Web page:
- Eat a balanced diet. Avoid living on a diet of pizza, Ramen, and soda. Treat yourself from time to time, but eat plenty of fruits, vegetables, and whole grains. Your school’s dining hall should have a variety of healthy options, or you can learn to cook a few nutritious and delicious meals.
- Get moving. Exercise is an excellent mood booster and stress reducer. Find a running buddy, take cycling or Zumba classes at the campus gym, or join a sports team.
- Limit alcohol and caffeine. Too much caffeine can lead to energy crashes that make you more susceptible to stress, and too much alcohol prevents you from feeling your best. Whenever possible, be sure to drink plenty of water!
In addition, avoid overloading yourself. Understand your limits and don’t force yourself to push past them.
When you find yourself feeling overwhelmed and frazzled, calm yourself with deep breathing exercises or take a break to do a relaxing activity that you enjoy. The more you take care of yourself, the better you’ll be able to manage your responsibilities and perform at your fullest potential.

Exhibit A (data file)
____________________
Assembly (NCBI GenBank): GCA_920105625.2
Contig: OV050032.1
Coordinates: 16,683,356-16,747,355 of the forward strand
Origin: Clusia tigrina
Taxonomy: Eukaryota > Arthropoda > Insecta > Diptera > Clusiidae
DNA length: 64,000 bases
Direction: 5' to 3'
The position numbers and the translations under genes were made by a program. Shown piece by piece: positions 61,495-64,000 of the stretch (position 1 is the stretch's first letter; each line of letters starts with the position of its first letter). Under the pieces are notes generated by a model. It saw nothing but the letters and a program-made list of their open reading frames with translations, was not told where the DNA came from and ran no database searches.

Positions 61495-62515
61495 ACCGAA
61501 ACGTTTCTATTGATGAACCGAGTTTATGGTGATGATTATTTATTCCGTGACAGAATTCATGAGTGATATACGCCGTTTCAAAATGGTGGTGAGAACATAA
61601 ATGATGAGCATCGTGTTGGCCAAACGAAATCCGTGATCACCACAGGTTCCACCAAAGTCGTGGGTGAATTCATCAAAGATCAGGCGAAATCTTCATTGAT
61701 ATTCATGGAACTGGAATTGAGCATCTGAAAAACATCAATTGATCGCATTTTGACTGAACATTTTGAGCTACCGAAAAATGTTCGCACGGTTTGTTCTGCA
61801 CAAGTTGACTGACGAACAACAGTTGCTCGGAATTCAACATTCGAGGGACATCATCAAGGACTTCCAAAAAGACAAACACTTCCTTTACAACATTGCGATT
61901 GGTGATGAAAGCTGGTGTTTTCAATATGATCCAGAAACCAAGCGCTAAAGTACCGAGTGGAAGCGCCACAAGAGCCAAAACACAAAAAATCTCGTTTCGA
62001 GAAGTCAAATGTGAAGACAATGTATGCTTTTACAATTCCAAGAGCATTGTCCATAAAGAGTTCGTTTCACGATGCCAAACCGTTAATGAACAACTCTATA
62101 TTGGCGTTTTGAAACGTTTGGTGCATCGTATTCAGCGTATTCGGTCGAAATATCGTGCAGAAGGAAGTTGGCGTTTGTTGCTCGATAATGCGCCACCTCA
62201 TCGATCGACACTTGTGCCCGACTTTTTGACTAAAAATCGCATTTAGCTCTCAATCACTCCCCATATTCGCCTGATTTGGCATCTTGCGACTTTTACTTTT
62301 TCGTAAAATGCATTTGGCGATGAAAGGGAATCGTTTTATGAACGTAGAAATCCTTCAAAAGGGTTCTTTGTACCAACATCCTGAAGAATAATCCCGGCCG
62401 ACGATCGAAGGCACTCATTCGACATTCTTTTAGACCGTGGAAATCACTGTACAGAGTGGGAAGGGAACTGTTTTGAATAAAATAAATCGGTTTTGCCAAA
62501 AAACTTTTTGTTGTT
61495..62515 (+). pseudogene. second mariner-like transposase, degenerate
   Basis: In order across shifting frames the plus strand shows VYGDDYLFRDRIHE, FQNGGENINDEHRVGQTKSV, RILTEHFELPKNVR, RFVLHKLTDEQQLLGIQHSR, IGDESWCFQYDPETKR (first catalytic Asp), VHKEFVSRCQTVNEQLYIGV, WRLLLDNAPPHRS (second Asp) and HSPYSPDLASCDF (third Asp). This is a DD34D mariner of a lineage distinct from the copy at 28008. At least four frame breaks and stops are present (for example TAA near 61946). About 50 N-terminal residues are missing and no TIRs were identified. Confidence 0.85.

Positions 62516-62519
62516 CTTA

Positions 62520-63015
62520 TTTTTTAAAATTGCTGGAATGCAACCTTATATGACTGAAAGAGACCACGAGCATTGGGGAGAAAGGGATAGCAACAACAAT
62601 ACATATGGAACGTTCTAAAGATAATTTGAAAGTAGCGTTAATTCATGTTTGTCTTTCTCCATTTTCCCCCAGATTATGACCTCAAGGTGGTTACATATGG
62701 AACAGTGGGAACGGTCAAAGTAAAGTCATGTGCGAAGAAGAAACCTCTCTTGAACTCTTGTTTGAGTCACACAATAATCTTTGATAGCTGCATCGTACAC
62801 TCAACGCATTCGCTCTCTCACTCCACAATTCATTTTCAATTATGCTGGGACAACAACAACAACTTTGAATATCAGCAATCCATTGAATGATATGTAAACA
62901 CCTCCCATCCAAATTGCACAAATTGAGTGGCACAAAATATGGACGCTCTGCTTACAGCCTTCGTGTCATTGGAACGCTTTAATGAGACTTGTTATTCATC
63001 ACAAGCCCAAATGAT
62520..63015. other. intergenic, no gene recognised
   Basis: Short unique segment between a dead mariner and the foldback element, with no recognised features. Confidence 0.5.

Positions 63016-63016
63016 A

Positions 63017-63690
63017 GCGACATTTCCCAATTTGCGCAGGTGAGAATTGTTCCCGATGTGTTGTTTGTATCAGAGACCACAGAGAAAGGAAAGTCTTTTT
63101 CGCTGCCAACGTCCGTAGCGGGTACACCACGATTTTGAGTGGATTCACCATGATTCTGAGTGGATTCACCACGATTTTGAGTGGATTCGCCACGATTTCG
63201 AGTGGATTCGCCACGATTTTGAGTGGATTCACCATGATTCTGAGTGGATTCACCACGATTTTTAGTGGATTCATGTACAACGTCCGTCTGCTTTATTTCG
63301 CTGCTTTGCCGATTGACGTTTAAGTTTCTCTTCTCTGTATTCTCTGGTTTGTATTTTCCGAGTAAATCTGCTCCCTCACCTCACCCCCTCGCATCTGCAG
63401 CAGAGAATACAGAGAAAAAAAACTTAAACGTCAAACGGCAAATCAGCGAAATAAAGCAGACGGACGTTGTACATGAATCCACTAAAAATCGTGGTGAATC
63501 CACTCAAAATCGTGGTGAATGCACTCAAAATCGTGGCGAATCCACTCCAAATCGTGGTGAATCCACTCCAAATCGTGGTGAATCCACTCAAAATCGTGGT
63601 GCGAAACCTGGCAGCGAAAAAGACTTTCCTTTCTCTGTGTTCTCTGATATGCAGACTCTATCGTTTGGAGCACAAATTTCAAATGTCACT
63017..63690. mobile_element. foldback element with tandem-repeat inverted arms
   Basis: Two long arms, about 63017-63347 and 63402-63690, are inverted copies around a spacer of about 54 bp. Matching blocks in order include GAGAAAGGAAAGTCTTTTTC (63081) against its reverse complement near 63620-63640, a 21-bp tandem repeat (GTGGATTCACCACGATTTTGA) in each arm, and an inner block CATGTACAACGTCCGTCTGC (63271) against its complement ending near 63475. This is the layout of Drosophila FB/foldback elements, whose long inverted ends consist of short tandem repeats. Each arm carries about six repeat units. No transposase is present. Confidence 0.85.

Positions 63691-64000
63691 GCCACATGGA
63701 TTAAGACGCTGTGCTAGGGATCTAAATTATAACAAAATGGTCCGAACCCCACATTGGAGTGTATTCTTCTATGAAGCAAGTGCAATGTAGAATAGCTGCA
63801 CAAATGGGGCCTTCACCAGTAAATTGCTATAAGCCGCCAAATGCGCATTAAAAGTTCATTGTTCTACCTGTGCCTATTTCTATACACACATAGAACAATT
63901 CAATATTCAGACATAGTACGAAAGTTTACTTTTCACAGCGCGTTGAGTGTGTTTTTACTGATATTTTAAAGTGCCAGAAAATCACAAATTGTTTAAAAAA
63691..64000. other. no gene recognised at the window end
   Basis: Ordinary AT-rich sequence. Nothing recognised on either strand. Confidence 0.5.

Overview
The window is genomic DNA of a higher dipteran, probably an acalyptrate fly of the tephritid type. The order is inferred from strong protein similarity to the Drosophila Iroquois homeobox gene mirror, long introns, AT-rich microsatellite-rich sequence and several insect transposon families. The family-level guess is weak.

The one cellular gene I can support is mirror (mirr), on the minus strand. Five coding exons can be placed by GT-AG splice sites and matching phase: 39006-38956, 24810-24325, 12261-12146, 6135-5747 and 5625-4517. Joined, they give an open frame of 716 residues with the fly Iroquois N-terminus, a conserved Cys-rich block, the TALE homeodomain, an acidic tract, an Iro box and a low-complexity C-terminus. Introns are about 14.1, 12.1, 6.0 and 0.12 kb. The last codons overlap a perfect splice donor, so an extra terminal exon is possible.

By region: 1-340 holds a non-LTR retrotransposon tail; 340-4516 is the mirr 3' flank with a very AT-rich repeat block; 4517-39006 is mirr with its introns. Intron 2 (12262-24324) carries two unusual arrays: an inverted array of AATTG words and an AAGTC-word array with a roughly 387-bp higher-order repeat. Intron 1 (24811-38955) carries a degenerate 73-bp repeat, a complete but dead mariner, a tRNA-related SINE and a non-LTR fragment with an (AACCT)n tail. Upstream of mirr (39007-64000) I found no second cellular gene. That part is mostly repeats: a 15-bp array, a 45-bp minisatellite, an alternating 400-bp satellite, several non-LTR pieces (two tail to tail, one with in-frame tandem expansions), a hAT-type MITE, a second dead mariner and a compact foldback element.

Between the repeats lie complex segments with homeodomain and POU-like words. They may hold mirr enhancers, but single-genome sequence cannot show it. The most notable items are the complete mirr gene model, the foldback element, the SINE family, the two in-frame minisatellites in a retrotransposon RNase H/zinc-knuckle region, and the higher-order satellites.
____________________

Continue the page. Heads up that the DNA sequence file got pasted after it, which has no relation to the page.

5. Ask for help
Whatever the source of your stress, don’t be afraid to ask for help.
If you’re struggling to understand course material, visit your professor’s office hours and ask clarifying questions. Find a student who’s doing well in the class and is willing to tutor you or study with you.
Ask older students for advice on how they handle the stress of college. Your school may even offer resources or classes on time management, adjusting to college life, and/or navigating stress. Search your school’s website or ask around to see what resources are available.
Finally, if your stress levels are affecting your quality of life, seek counseling services at your college or university. There’s no shame in getting help from a professional if you get too overwhelmed.
You want to enjoy your college experience, perform to the best of your ability, and retain information. If you’re too stressed, none of these goals are achievable. If the stress is too much, talk to someone who can give you personalized strategies to manage it.